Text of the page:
Inslee was to be briefed on the report Monday evening and will confer this week with DOC leadership on what actions to take.

If lawmakers had waited until the release of the governor’s report, they could have asked more informed questions, said Pedersen, ranking Democrat on the committee.

“I’m not sure what we’re doing here,” said Pedersen, adding that the committee’s Democrats were only told on Saturday which witnesses would be appearing.

But after Monday’s hearing, Sen. Mike Padden, R-Spokane Valley and chairman of the committee, pointed out that the session shined a light on some of those involved with the problem.

“Number one, the public got to see what’s going on,” said Padden.

Election-year backdrop

At a news briefing earlier in the day, state Sen. Steve O’Ban, R-University Place, said there was “some indication,” that former Corrections Secretary Bernie Warner knew of the prisoner-release problem.

Warner, who resigned in 2014, told The Seattle Times last month he did not know of the problem until two months ago.

O’Ban was referring to a meeting of DOC records staff from around the state that Warner attended toward the end of summer in 2013 and where the issue came up.

But speaking before the committee on Monday, Stigall said Warner had been there only to make introductory remarks and did not stay for the meeting.

In January, Pacholke said that after its discovery in 2012, the issue “was passed up at least as high as an assistant secretary,” who reported directly to Warner. Pacholke, in the secretary’s job for less than half a year, announced his resignation this month with an email that accused Padden of “blaming and shaming” the agency.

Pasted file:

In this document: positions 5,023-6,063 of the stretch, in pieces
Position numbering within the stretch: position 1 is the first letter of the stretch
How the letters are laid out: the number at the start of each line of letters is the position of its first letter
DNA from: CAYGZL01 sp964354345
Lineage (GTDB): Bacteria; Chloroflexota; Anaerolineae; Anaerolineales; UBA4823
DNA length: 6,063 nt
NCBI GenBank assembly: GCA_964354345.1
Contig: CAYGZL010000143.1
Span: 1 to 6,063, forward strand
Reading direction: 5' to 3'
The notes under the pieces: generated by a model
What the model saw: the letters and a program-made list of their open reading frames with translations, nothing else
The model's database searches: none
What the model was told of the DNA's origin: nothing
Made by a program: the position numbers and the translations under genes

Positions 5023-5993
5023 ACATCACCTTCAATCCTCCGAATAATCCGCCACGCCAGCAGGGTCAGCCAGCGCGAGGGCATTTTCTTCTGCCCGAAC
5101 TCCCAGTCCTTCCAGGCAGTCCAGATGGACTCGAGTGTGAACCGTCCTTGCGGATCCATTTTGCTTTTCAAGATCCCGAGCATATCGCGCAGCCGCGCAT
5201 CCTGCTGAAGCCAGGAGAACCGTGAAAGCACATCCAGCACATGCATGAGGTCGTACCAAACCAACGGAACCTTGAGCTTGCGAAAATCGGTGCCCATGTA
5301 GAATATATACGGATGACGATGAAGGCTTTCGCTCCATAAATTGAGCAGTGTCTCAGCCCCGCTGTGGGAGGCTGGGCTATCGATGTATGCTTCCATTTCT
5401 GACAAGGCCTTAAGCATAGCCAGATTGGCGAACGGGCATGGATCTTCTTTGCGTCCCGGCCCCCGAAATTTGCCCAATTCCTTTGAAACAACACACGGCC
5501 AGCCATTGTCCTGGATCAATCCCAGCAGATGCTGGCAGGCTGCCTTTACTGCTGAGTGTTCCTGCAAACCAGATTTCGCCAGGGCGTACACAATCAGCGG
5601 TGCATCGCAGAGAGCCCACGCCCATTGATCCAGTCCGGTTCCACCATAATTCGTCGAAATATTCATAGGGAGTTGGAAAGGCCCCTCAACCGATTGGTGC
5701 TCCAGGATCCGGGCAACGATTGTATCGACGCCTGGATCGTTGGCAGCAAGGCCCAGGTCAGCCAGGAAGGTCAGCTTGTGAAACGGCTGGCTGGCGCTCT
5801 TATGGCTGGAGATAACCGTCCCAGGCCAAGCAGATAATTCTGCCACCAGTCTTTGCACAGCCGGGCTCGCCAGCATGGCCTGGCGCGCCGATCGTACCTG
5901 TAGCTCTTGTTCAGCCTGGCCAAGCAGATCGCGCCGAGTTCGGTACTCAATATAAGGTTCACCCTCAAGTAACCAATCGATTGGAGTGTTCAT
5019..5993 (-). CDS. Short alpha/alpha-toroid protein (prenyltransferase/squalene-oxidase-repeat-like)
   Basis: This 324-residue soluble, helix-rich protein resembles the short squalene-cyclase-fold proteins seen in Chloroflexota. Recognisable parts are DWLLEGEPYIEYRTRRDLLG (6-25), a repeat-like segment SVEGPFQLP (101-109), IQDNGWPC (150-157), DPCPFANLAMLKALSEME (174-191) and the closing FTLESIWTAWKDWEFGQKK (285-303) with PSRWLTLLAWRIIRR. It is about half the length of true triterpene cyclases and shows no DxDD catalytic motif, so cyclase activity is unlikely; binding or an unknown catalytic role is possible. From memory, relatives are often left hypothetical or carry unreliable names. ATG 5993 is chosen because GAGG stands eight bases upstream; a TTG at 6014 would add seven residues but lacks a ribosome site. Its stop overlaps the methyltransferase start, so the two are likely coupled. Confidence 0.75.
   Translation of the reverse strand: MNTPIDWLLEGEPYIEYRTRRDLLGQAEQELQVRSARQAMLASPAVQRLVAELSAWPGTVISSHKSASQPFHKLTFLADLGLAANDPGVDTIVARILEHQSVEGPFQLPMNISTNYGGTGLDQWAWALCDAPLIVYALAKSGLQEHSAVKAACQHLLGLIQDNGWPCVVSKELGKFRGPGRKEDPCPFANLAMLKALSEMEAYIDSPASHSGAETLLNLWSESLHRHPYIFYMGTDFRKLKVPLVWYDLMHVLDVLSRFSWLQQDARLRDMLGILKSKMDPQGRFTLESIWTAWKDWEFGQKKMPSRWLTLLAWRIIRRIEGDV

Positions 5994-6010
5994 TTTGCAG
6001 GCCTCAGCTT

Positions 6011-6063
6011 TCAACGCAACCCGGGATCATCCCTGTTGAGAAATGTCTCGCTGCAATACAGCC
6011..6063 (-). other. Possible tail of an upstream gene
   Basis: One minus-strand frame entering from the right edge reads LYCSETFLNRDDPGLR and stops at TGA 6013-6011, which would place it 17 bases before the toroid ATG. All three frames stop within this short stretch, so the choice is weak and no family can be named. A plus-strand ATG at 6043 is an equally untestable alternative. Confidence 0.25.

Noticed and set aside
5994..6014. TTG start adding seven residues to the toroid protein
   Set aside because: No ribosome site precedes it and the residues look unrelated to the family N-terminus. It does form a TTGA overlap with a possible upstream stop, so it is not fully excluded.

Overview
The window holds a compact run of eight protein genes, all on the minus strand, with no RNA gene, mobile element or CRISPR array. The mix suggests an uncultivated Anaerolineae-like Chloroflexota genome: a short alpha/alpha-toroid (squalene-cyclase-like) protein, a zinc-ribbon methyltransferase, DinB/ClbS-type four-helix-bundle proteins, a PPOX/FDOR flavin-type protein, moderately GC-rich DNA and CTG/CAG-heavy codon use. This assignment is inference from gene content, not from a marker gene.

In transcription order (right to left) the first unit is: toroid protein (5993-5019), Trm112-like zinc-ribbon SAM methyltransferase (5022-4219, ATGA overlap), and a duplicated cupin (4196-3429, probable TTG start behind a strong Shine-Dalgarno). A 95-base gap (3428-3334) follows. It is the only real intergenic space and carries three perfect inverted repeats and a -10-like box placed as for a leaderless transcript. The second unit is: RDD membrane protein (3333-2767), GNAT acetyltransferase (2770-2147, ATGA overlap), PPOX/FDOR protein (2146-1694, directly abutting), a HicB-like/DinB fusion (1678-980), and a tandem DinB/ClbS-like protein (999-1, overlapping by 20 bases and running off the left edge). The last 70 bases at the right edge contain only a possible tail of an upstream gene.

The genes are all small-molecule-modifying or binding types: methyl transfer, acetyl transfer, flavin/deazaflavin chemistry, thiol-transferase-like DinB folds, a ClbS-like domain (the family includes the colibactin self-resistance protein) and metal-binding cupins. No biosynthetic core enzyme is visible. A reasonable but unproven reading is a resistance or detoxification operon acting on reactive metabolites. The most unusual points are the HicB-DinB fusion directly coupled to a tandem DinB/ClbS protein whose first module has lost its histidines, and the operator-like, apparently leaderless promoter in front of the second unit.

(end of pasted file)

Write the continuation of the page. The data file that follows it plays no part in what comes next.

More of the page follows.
Denise Doty, the assistant secretary Pacholke referred to, left DOC for another agency in 2015. Doty resigned from her position there last week.

The committee hopes at some point to talk with Warner, who now lives in Utah, O’Ban said Monday. Padden said more witnesses will be called at the next hearing, scheduled for Thursday.

Inslee and Pacholke have said they did not know of the prisoner-release problem until mid-December 2015. Inslee ordered the investigation, but Senate Republicans decided to run a parallel inquiry, saying the one ordered by the governor could not be viewed as independent-minded.

O’Ban and Padden on Monday rejected any notion that Republicans were trying to embarrass the Democratic governor as he seeks election this year to a second term.

If lawmakers reached the same conclusion as the governor’s investigation, O’Ban said, it would help the public’s confidence.

The programming fix to correct the sentencing calculations — and the repeated delays — came after a family member of a victim in 2012 notified DOC that a particular offender was mistakenly going to be released early.

The family member, Matthew Mirante, also testified Monday, telling lawmakers it wasn’t hard for him to do the calculation.

It took about five minutes, he said, to figure out that the state was going to prematurely release the person who had stabbed his son.

“I did it all by myself, by hand,” he said.

A recent DOC review of more than 1,500 potentially affected inmates released since December 2011 showed three-quarters of them were mistakenly released early. If that projection holds, about 2,800 offenders since 2002 might have been freed before their correct release dates.